To each his own books

It’s Banned Books Week, folks, and it’s also a week I need to play catch up to  my word count. So today I offer this well-said video on how to appreciate the freedom we have to read what we want.
And by the way, some of my favorite books of all time have been challenged or banned from classrooms and libraries, including Gone With the Wind, To Kill a Mockingbird, The Grapes of Wrath, The Lord of the Rings, and many others. The American Library Assn has a complete list right here.

So what’s your take on banned books? Is there a fave of yours on this list? Is there a time and a place when a book should be banned? When is that time and place? Would love to hear your thoughts. . .

Author: Susan

This post has 6 Comments

  1. Jennifer Lara on September 22, 2014 at 7:22 pm

    I really don’t think there is a time or place to ban books. Many of the books on the list, I’ve read and enjoyed. If someone doesn’t want the read or expose their children to the book, then don’t read it. There are books that I’ve read and didn’t enjoy and they are considered classics, does that mean that I have the right to deny someone else who might enjoy it? I don’t think so.

  2. Susan on September 22, 2014 at 8:27 pm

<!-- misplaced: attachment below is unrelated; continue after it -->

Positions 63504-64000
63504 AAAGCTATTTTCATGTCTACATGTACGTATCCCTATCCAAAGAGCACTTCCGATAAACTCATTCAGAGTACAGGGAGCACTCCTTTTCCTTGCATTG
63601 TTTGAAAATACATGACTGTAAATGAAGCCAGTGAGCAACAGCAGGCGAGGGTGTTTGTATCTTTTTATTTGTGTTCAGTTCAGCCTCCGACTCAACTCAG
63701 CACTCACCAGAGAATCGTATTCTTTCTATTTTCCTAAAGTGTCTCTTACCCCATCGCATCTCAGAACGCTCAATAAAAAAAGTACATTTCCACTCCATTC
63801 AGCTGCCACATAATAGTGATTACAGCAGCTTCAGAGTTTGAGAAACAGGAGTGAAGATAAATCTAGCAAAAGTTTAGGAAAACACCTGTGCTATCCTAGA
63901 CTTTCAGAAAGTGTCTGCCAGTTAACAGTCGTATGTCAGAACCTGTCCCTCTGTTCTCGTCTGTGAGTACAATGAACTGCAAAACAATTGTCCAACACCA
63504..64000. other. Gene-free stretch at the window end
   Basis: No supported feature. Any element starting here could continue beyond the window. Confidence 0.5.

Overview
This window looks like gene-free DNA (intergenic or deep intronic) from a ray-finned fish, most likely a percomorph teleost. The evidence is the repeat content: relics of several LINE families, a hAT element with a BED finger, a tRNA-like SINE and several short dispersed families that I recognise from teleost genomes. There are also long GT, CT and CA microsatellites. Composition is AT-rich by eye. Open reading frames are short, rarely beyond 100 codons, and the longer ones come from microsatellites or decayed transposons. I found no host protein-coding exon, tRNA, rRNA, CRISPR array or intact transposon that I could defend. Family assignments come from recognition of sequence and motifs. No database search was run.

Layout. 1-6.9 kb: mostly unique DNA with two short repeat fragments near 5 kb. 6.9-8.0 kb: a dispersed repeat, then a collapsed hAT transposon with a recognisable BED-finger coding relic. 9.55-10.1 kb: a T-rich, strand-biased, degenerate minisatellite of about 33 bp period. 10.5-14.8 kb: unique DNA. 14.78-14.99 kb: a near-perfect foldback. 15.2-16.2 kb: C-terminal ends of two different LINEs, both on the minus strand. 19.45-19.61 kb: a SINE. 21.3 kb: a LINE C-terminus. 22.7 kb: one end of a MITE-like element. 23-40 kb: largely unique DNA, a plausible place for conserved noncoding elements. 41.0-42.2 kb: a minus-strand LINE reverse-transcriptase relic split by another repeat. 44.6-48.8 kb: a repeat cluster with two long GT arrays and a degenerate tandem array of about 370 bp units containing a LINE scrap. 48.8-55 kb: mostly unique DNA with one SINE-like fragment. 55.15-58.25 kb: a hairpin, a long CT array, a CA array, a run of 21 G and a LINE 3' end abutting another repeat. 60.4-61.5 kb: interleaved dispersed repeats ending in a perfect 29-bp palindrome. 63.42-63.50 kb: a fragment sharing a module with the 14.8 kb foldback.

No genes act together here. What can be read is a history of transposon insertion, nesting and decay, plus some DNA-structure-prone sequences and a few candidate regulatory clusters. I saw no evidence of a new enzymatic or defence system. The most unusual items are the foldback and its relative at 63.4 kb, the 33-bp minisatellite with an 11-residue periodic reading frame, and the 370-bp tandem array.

I’m with you, Jennifer. I am waiting to hear a counter argument that will convince me otherwise.

  3. Penny on September 22, 2014 at 10:23 pm

    It’s easy to say just don’t read it. What about when your child goes to the library and you have no control over what they’re checking out. Maybe a complete ban seems outrageous but I do believe there is a place (elementary school library) and time for some form of censorship.

  4. Susan on September 22, 2014 at 10:49 pm

    I hear you, Penny. Elementary school libraries (which we parents have no easy access to) showcase a great reason to stay in communication with our kids. If a child brings home a book the parent feels is in appropriate, it’s a great time to talk about why, and then how to choose something better…

  5. Amy on September 22, 2014 at 11:15 pm

    Hmmm, this topic reminds me of Fahrenheit 451, a book I had to read in High School. No, I do not believe in banning books. I can understand the thought of limiting books available in school libraries but don’t fully agree with it. In that case, parents need to step up and be involved in the lives of their children and know what books they have checked out of the library. And as you stated, discuss it with them if it is something inappropriate.

  6. Susan on September 23, 2014 at 4:48 am

    Well said, Amy. Thanks for stopping in!

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